After more than a decade with its original founder, the St. Louis Black Gay & Lesbian Pride Committee has a new president. Audrey Pearson is taking the reins from Erise Williams, and she's got some new ideas for energizing the festival and acting as a resource for the community.
"We have to be more engaged," she says. "We have to support each other."
She's arrived at this conclusion based on showing up and networking at every possible event she can, be it the youth-focused Growing American Youth
or transgender support of TransHaven
. She says there's a diverse group of people who don't work together simply because they don't cross paths enough.
says it's important for the diverse facets of the St. Louis LGBT scene
to support each other and look to their similarities, rather than
differences. Too often, she says, people will compartmentalize
themselves and not socialize with other LGBT community members because
of differences in race, gender expression or any other perceived
"If we need a reason to be together, we can look back on
our struggle. It's not a white issue, a black issue -- it's our issue,"
she says. "It is my goal to be involved even more, no matter whose
event it is."
Things as simple as social networking and parties, she says, can go a long way toward bridging gaps.
Pride arose out of the B-Boy Blues Festival and grassroots groups meant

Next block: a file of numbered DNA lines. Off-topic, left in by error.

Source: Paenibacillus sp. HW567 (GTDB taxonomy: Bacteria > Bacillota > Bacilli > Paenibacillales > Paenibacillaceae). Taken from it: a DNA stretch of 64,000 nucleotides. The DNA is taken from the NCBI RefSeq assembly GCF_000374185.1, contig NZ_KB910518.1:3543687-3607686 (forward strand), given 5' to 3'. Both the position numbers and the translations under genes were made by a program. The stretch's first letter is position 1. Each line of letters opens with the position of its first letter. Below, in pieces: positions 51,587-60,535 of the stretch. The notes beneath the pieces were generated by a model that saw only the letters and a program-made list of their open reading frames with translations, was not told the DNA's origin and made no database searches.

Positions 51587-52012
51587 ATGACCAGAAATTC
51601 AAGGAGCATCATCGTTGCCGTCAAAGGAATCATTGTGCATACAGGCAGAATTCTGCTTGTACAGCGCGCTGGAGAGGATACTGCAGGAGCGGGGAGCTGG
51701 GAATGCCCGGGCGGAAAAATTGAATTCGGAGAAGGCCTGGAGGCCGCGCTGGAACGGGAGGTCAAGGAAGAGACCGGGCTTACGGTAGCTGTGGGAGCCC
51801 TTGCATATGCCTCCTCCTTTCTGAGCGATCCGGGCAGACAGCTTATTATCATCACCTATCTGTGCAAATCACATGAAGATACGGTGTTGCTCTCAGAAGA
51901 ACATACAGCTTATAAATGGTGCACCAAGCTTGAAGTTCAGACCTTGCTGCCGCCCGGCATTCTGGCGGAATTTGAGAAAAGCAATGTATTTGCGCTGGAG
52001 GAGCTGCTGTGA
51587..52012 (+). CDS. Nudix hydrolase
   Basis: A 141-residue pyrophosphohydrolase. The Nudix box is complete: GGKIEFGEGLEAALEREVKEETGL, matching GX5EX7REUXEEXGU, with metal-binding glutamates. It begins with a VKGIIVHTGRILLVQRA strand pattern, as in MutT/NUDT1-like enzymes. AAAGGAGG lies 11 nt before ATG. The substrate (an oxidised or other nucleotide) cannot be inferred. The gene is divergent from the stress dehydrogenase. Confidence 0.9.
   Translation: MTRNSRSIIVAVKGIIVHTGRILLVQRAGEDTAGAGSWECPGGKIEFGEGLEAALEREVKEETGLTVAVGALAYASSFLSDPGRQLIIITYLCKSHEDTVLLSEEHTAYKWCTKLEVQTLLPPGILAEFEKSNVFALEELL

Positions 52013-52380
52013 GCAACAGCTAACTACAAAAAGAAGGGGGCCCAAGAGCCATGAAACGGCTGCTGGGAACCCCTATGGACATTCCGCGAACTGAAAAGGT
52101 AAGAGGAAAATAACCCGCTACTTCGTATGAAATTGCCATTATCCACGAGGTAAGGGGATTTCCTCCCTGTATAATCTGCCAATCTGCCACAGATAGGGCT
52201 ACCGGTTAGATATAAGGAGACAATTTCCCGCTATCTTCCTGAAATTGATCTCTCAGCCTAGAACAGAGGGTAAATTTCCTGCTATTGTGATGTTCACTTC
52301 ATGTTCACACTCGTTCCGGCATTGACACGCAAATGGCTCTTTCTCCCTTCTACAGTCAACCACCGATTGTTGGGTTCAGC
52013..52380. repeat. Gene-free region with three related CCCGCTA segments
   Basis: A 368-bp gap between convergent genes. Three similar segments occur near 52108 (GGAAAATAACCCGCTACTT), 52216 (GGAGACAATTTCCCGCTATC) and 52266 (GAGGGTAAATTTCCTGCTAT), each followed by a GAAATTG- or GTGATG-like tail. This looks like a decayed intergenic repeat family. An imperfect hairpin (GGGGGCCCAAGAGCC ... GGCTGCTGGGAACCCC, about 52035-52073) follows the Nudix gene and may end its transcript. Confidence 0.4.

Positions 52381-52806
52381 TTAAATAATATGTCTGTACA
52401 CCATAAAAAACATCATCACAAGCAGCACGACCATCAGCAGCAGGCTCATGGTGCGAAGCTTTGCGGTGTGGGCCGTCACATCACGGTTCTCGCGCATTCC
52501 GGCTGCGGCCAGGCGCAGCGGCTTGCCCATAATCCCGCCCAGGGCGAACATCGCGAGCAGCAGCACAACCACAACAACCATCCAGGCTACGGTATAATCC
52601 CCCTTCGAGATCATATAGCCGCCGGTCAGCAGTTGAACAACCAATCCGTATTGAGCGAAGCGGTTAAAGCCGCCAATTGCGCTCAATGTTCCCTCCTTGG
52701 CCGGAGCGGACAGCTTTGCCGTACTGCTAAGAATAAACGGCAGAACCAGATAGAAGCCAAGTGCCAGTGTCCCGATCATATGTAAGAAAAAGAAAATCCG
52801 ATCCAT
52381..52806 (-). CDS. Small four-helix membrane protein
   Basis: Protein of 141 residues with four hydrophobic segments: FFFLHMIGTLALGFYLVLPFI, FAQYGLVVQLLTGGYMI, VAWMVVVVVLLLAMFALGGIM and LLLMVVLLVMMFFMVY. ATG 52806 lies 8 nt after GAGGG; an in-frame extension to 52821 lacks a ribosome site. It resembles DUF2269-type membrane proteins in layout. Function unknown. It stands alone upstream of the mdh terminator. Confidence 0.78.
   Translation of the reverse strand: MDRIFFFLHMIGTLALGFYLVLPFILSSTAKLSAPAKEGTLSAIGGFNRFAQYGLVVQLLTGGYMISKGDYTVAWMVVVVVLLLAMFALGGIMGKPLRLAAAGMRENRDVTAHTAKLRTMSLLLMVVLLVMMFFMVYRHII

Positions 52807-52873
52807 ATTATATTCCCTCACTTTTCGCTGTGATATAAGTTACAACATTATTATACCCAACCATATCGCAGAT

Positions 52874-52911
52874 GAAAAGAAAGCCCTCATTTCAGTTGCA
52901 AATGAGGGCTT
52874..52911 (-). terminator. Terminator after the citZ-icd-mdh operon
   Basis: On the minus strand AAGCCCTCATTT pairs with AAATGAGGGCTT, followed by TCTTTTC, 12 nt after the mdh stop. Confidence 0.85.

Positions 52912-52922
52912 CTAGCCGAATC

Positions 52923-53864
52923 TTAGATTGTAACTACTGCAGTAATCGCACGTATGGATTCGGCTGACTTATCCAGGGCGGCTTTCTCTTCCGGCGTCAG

to assist black people living with HIV and AIDS. It's not been set in
opposition to the larger Pride St. Louis, as Williams explained to the Daily RFT
back in August before the 11th Black Lesbian & Gay Pride celebration.
transition to Pearson's presidency was not born of any friction, she
says, and Williams will continue to stay on as executive director,
"It's important to know your history," Pearson
says. "If I didn't know the struggle Black Pride emerged from, I
wouldn't know how to evolve."
Pearson herself came to Black Pride
during her own coming out, when she found support in poetry and spoken
word groups. That kind of expression and organic networking continues to
inspire her, she says.
"The politics of it all--it's more than
just sexuality," she says. "When we go home, we have to fight the same
issues." Minorities, both racial and sexual, she says, face challenges
in finding housing, health care and jobs.
"We want to be a
resource," she says. "It doesn't matter if it's me, if it's TransHaven,
if it's Growing American Youth. If I'm coming up with all these
different resources, it's shame on me if I don't share it."
The 12th Annual St. Louis Black Lesbian & Gay Pride Festival runs August 19th-21st.